Tuesday, 8 August 2017

Invasion 1744

First apologies for the absence, the business has been taking up quite a lot of time, the new sculptor has been extremely productive as has my paint bench,

However in between all of that I have eventually started umpiring the 1744 campaign. You may recall this was based upon the proposed invasion of England by Marshall Saxe and around 12,000 men in an attempt to place the Young Pretender on the throne.

The reality was that storms damaged around 12 of the invasion fleet transports and the French lost heart ( if it was ever in it).

The detailed account (now going to be in two parts) will appear in the Wargames Annual.

However for those that would like a heads up and an insight - here we go

The British troops are under the command of Ligonier
deployed in London are 3 battalion of Guard infantry in and around the southern counties are a further 6 battalions of infantry, 2 regiments of dragoons and 3 regiments of horse. In Scotland is General Cope with 4 Battalions of foot and 2 regiments of dragoons.

The British have already sent for the support of 5000 Hessians who could take around 2 -3 weeks to arrive.

The British have effectively sent dragoons to the southern coast and South east with the foot moving to positions around London. In reality the French chose Maldon to land. In this campaign the French player has chosen Sittingbourne in Kent.

The early days saw the French player choose to send the young Prince with two battalions of Infantry and some cavalry to Scotland to raise the clans ( not a move I expected) the remainder of the army boarded ships - not before delays set in due to the failure to load the artillery ammunition and bad weather.
The French started landing at Sittingbourne on the evening of the 10th June the first to land were two squadrons of Dragoons and a German brigade.

On the morning of the 11th the two squadrons moved out one on the road to Maidstone and one towards Ashford it wasn't long before the squadron moving towards Ashford was met by their British opposite number and received a rough handling but not before they observed British infantry deployed on a low ridge.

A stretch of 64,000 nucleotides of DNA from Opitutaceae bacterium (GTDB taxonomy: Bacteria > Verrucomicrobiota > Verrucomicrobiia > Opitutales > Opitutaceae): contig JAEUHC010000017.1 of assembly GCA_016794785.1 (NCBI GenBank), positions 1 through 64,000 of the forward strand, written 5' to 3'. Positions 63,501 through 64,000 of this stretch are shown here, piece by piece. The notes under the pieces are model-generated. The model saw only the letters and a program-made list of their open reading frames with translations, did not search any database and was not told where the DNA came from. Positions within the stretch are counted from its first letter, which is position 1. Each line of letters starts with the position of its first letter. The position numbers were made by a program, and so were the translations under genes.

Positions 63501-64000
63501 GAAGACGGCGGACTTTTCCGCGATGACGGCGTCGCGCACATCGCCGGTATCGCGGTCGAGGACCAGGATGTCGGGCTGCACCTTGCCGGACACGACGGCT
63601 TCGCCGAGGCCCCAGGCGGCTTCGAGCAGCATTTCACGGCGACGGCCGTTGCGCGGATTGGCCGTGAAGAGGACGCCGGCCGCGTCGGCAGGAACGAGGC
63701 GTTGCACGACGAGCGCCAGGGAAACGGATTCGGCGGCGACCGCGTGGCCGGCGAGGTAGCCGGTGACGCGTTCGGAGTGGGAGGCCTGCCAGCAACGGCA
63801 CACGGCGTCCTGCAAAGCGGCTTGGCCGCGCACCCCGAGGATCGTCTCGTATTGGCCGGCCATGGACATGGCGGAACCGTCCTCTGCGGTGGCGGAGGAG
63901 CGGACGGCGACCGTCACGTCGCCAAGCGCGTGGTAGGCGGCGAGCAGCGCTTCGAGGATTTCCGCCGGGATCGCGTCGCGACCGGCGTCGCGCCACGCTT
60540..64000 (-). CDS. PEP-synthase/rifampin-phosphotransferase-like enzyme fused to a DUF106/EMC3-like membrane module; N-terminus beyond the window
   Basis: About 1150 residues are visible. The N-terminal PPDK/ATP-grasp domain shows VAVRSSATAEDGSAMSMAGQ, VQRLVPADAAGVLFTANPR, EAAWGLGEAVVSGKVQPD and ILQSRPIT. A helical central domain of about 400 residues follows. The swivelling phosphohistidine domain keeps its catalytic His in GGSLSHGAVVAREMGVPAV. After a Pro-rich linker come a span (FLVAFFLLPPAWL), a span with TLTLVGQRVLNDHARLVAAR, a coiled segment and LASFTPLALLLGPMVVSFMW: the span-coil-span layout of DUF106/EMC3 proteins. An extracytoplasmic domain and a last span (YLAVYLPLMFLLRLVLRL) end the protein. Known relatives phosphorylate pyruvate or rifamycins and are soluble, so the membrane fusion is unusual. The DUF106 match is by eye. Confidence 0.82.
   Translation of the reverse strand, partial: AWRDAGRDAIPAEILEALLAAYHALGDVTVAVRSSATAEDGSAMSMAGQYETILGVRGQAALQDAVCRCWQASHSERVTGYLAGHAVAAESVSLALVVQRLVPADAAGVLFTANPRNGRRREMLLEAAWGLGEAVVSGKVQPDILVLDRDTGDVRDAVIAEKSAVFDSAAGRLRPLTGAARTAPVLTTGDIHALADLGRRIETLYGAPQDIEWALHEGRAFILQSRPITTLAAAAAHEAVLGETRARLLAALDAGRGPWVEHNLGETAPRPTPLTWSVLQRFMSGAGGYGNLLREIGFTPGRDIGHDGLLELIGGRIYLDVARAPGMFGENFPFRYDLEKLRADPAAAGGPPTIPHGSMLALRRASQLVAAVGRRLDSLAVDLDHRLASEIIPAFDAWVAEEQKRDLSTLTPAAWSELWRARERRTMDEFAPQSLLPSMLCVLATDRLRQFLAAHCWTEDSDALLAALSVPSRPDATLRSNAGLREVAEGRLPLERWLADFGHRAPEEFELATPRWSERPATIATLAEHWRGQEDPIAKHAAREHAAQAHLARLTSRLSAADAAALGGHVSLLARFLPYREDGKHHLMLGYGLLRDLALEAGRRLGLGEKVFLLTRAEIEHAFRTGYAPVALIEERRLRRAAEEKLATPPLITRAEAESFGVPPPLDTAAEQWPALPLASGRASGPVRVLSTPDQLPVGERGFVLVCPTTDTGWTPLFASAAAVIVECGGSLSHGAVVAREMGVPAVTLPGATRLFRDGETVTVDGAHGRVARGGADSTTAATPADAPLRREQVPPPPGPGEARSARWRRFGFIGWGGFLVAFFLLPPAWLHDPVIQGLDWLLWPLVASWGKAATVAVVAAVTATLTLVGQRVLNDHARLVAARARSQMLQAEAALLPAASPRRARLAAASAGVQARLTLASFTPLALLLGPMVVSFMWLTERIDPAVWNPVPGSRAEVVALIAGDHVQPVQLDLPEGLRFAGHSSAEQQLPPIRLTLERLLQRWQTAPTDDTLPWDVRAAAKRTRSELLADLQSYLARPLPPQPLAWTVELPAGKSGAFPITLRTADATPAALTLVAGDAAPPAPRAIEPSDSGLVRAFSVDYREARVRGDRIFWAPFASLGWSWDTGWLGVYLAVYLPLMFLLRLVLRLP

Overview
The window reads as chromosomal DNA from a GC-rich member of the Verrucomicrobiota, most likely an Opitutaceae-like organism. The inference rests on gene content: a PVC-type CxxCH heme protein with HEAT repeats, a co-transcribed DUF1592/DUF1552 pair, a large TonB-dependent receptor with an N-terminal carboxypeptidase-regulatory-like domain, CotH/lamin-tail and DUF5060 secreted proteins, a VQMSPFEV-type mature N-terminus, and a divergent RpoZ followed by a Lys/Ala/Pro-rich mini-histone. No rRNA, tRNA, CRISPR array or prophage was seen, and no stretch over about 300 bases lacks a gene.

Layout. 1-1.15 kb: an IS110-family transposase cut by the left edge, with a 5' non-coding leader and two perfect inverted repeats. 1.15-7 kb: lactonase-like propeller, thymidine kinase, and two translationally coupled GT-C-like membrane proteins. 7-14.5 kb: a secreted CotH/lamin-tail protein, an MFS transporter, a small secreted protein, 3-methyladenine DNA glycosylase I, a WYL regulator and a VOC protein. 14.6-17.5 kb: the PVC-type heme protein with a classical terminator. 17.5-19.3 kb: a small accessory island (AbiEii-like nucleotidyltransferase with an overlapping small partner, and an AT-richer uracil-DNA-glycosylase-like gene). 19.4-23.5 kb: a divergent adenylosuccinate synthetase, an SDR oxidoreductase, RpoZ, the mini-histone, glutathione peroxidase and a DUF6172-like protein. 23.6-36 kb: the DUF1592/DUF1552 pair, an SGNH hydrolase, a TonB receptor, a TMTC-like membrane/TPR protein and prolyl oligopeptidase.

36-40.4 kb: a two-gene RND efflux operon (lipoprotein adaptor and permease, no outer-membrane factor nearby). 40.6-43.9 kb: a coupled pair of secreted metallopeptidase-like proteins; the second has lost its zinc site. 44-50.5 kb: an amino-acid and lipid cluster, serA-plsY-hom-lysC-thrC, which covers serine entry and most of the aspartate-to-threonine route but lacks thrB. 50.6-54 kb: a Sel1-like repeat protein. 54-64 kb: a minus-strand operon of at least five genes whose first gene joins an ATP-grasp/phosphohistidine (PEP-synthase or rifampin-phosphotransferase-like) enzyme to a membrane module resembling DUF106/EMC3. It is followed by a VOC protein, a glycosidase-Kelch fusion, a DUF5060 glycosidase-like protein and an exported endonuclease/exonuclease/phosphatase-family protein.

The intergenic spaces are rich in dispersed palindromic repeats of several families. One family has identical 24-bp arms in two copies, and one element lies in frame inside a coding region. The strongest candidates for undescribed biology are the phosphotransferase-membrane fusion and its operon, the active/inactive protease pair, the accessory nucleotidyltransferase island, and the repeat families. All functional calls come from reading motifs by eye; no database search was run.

Marshall Saxe knew the rest of the army wouldn't be unloaded until late on the 11th so he ordered the Gemans and the Fusiliers de Morliere to move out and probe the British lines.

The action that followed saw 3 Battalions of German infantry, 2 squadrons of cavalry and the Fusiliers de Morliere attack the British force of 2 battalion of infantry, 4 squadrons of cavalry and a 6 pounder.

Major Semillon launched an aggressive attack on the British line who's infantry under Major Dundee were reluctant to move off the ridge and who's musketry was decidedly mediocre.






The Fusiliers de Morliere supported the French horse on their right and on the left the Regiment Saxe was ordered to attack the farm whilst La Marck and Lowendhal attacked the British center

On the French right their horse engaged with the British but both sides fought themselves to a standstill, on the French left Saxe drove off a squadron of dragoons but were repulsed by the dismounted dragoons holding the farm,

the attack in the center closed rapidly with only light casualties due to ineffective British firing but just as the attack was about to go in the British found their form and decimated La Marck causing them to retreat.

The British infantry at last started to move but the Fusiliers de Morliere caused some galling fire on the British infantry making them reluctant to pursue as the French withdrew from the field.





La Marck took the heaviest casualties and not many men will return to the colours that night!
Because my son was helping me we used Honours of War with my own house 'tweaks'



14 comments:

  1. It all looks and sounds very intriguing. I love the photo with the British line at the top of a ridge above the road, it shows the realism of your teddy bear fur a treat.
    Chris
    http://notjustoldschool.blogspot.co.uk/

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    1. Chris,
      Even more old school it was draped over some books 😀

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  2. Great photos of a lovely collection. Great campaign in the making.
    John

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    1. John,
      As you well know sometimes small engagements and closed campaigns are far more interesting than the big events.

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  3. Excellent work! Looking forward to reading more Graham.

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    1. Stuart,
      The two commanders have gone very quiet, almost hear the cogs turning !

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  4. Excellent ! should be an interesting gaming campaign

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  5. Great idea, great looking game. Thanks for sharing

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  6. Got here a bit late, Graham - been distracted...

    This is marvellous stuff - a rich storyline and a fascinating alternative bit of history! Looks excellent too, but that goes without saying.

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    Replies
    1. Never too late, more to come 😀

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